Fairy Fencer F: Advent Dark Force Review


When fairies get fury-us…….

Game: Fairy Fencer F: Advent Dark Force
Developer: Compile Heart
Publisher: Idea Factory
Reviewed on:

fairy fencer f box

(Review code provided by publisher)

Fairy Fencer F returns once again with a more definitive edition if you will on the PlayStation 4. I’ve reviewed a hell of a lot of RPGs in my time here at NGB, and the bar has been set with the likes of Ni No Kuni and some fantastic games from the Tales of series.  Fairy Fencer F: Advent Dark Force is another solid JRPG, but ultimately falls up short when comparing it against others in the genre. Let’s get into my reasoning shall we?

Once again, with all my reviews, I shall start with the story. It’s a weird one to be honest, but the sort of weird that you would come to expect from a Japanese RPG. You take on the role of the main character Fang who stumbles upon a sword known as a ‘Fury’. After pulling it out first time asking (even after many have tried), you are followed and joined by a girl, known as a fairy. The main character doesn’t want to know at first but soon comes around to the idea of getting all of the Fury’s and releasing the goddess, who is in eternal lockdown along with yes, you guessed it, the Vile God (love the originality….).  You do have the choice along the way to choose who you want to free, so if you are feeling like a right even sod, this game let’s you do exactly that.  For me, the story was quite predictable after a few short hours and left me feeling quite bored throughout most of my time with the game.

Audio wise, this game is absolutely bonkers, especially some of the narrative in the game. Some of the dialogue will definitely leave your eyebrows raised. Whether this was on purpose by the developers I’m not to sure, but yes, some of the narrative just sounds and looks damn right wrong. Away from that, the overall tone of the game is quite dull too, nothing that would really stay in your head after you have played it. For me, RPGs have to have strong soundtracks to make them stand out (think Final Fantasy X) but this really falls short in that department.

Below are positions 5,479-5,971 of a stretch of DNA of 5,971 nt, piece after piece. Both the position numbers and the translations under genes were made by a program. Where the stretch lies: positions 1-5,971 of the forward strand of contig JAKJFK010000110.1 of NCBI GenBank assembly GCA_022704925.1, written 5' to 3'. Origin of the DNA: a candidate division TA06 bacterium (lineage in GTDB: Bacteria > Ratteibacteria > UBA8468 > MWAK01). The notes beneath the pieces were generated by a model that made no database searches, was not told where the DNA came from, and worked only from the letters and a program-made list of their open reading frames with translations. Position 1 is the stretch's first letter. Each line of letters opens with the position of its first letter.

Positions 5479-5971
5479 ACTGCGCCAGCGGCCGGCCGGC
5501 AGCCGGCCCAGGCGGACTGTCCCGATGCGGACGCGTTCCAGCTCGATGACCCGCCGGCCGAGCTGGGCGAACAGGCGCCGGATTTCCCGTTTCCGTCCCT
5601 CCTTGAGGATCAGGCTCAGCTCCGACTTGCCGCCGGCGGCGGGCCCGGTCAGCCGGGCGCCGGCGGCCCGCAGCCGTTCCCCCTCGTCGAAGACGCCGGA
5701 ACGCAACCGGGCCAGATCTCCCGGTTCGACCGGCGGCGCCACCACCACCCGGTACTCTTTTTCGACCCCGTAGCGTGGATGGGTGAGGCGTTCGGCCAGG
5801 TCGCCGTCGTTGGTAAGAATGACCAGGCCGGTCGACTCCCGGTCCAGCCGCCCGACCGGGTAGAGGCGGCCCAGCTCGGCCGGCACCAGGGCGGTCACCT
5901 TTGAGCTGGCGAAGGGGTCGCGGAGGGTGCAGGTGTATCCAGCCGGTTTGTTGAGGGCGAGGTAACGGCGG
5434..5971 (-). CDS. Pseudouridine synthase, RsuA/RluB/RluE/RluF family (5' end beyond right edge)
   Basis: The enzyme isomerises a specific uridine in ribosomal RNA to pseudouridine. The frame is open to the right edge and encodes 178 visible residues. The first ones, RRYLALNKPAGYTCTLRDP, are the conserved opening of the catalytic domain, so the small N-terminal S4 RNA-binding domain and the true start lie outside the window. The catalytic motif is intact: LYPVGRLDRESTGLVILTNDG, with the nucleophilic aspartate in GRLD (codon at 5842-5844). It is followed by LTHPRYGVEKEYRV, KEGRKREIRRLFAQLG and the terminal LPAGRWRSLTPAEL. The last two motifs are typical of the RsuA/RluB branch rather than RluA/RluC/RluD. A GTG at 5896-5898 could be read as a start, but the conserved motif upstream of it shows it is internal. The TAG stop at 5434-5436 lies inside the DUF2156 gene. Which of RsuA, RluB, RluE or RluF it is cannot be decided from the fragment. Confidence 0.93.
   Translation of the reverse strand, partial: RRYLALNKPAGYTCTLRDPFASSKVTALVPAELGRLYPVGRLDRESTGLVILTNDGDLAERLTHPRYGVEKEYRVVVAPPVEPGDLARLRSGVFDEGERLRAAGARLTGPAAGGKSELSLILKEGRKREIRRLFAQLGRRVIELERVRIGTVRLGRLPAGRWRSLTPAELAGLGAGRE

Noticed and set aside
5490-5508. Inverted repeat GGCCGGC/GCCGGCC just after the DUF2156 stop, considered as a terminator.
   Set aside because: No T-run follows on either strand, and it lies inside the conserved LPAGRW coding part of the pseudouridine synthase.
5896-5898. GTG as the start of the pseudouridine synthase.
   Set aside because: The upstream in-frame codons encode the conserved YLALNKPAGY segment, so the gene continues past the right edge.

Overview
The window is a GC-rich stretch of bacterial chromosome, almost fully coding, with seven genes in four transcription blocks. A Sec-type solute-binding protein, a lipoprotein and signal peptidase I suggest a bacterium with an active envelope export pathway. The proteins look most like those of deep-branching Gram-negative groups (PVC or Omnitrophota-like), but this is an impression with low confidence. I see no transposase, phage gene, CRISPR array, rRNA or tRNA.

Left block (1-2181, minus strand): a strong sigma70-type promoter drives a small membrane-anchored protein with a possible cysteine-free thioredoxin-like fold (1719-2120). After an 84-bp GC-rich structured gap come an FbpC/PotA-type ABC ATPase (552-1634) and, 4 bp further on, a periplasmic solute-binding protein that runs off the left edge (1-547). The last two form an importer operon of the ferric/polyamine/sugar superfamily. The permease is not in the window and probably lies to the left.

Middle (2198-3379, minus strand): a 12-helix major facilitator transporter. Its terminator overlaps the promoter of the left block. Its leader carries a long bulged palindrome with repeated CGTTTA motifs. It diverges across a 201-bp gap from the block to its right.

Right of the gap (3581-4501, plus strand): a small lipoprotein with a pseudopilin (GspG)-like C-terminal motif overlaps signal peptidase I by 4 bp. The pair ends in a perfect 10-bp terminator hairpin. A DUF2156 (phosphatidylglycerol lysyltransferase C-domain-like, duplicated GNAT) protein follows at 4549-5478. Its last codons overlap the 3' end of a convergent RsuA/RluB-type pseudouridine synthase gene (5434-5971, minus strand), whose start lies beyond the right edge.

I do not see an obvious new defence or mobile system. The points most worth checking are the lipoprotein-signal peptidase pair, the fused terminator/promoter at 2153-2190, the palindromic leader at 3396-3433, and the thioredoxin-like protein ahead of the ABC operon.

What was quite interesting however was the battle system. Usually in many RPGs that I have played in my time, 3 members can fight in one battle. However, you can put all 6 party members in battle once, which if anything is great when you want to grind and level up your characters once again. This does mean though that a lack of strategic approach is needed to be successful in the game. Obviously that is a good thing for newcomers of the genre, but didn’t really suit to the type of RPG I traditionally seem to go for more.

One of the best features in the battle system is the ability to link up with your fairy and Fairize. When the appropriate bar is full enough, you can link up with your fairy, ultimately becoming more powerful than ever for a short while. If you’re scratching your head right now wondering what the hell I’m on about, think of Dragon Ball Z and the transformation that occurs there. You can get extra EXP by fulfilling certain challenges in the game, which is handy when you need to grind out your characters to improve their level and skill set.

Unfortunately, when you do have to grind, the battles and overdoing dungeons multiple times really become a tedious affair. If you’re not the level you wanted, you’ll find that you have to go through dungeons time and time again. This really becomes boring after a while, especially when the difficulty hikes up about 1000 spikes after a few hours. This is my pet hate about some RPGs. You are going through the game at a natural pace then all of a sudden, the game wants to make you out to be some kind of complete novice.

I wasn’t really impressed with the visual side of things either. The cutscenes and player interaction skits are really nice to look at in terms of detail, but I was left feeling rather underwhelmed at the dungeons in the game. They looked like a high end PlayStation 3 title. It would of been nice if the developers paid attention to all aspects of the game, instead of just certain parts.


If you haven’t played a lot of RPGs in your time, Fairy Fencer F: Advent Dark Force would be a good place to start. However, for veterans of the genre like myself, you’ll quickly learn that it really doesn’t do anything out of the ordinary, or better than other games in the genre do themselves. The battle system does require a lack of skill in my opinion, due to the fact you can become very overpowered with your fairy and do not have to worry about a certain strategy to defeat a certain enemy or boss with 6 characters on the field at once. Whilst this may be a time killer whilst you wait for the next big RPG, this won’t be an RPG you’ll remember fondly.


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